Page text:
# Proportional Relationships

Students deepen their understanding of ratios to investigate proportional relationships, in order to solve multi-step, real-world ratio problems using new strategies that rely on proportional reasoning.

## Unit Summary

In Unit 1, seventh grade students deepen their understanding of ratios to investigate and analyze proportional relationships. They begin the unit by looking at how proportional relationships are represented in tables, equations, and graphs. As they analyze each representation, students continue to internalize what proportionality means, and how concepts like the constant of proportionality are visible in different ways. Students then spend time comparing examples of proportional and non-proportional associations, and studying how all the representations are connected to one another. Finally, in this unit, students will solve multi-step, real-world ratio and rate problems using efficient strategies and representations that rely on proportional reasoning (MP.4). These new strategies and representations, such as setting up and solving a proportion, are added to students’ growing list of approaches to solve problems. Throughout the unit, students will engage with MP.2 and MP.6. Translating between equations, graphs, tables, and written explanations requires students to reason both abstractly and quantitatively, and to pay precise attention to units, calculations, and forms of communication throughout their work.

In sixth grade, students were introduced to the concept of ratios and rates. They learned several strategies to represent ratios and to solve problems, including using concrete drawings, double number lines, tables, tape diagrams, and graphs. They defined and found unit rates and applied this to measurement conversion problems. Seventh grade students will draw on these conceptual understandings to fully understand proportional relationships.

Beyond this unit, in Unit 5, seventh grade students will re-engage with proportional reasoning, solving percent problems and investigating how proportional reasoning applies to scale drawings. In eighth grade, students connect unit rate to slope, and they compare proportional relationships across different representations. They expand their understanding of non-proportional relationships to study linear functions in the form of $y=mx+b$, and compare these to non-linear functions, such as $y=6x^2$.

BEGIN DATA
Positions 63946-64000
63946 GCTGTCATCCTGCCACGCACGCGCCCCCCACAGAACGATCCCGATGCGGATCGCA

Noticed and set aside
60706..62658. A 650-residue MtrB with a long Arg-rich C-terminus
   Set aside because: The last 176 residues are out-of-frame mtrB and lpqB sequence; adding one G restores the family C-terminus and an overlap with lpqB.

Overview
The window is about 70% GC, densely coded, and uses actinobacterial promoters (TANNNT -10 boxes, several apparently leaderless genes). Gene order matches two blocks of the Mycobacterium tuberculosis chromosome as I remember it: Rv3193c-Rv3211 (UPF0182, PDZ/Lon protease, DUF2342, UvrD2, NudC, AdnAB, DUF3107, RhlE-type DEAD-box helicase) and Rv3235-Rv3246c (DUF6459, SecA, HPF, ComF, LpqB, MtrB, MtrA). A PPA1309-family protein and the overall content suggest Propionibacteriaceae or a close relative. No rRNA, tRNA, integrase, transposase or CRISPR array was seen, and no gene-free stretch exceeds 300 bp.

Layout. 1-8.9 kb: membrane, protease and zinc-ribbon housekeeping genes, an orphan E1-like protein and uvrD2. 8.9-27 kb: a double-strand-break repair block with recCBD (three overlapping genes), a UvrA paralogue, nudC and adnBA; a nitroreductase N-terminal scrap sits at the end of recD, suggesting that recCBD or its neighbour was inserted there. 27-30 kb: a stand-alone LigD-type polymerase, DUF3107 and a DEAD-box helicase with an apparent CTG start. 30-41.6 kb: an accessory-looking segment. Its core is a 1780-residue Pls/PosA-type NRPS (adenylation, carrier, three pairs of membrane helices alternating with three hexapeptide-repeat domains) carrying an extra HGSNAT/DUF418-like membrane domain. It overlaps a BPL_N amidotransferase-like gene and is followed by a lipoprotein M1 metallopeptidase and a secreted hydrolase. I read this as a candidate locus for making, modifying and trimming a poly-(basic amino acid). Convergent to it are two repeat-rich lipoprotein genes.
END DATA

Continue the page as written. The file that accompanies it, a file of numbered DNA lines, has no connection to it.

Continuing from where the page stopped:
Pacing: 22 instructional days (18 lessons, 3 flex days, 1 assessment day)

For guidance on adjusting the pacing for the 2020-2021 school year due to school closures, see our 7th Grade Scope and Sequence Recommended Adjustments. • Unit Launch
• Expanded Assessment Package
• Problem Sets for Each Lesson
• Student Handout Editor
• Vocabulary Package

## Assessment

This assessment accompanies Unit 1 and should be given on the suggested assessment day or after completing the unit.

## Unit Prep

### Intellectual Prep

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#### Internalization of Standards via the Unit Assessment

• Take unit assessment. Annotate for:
• Standards that each question aligns to
• Strategies and representations used in daily lessons
• Relationship to Essential Understandings of unit
• Lesson(s) that assessment points to

#### Internalization of Trajectory of Unit

• Read and annotate "Unit Summary.”
• Notice the progression of concepts through the unit using “Unit at a Glance”
• Essential understandings
• Connection to assessment questions
• Identify key opportunities to engage students in academic discourse. Read through our Guide to Academic Discourse and refer back to it throughout the unit

#### Unit-Specific Intellectual Prep

 Setting up and solving a proportion Example: A group of 4 students buy movie tickets for \$24. At this rate, how much would 20 students pay for the movie?  $\frac{4\space \mathrm{students}}{24} = \frac{20\space \mathrm{students}}{x}$ $4x=24(20)$ $x=120$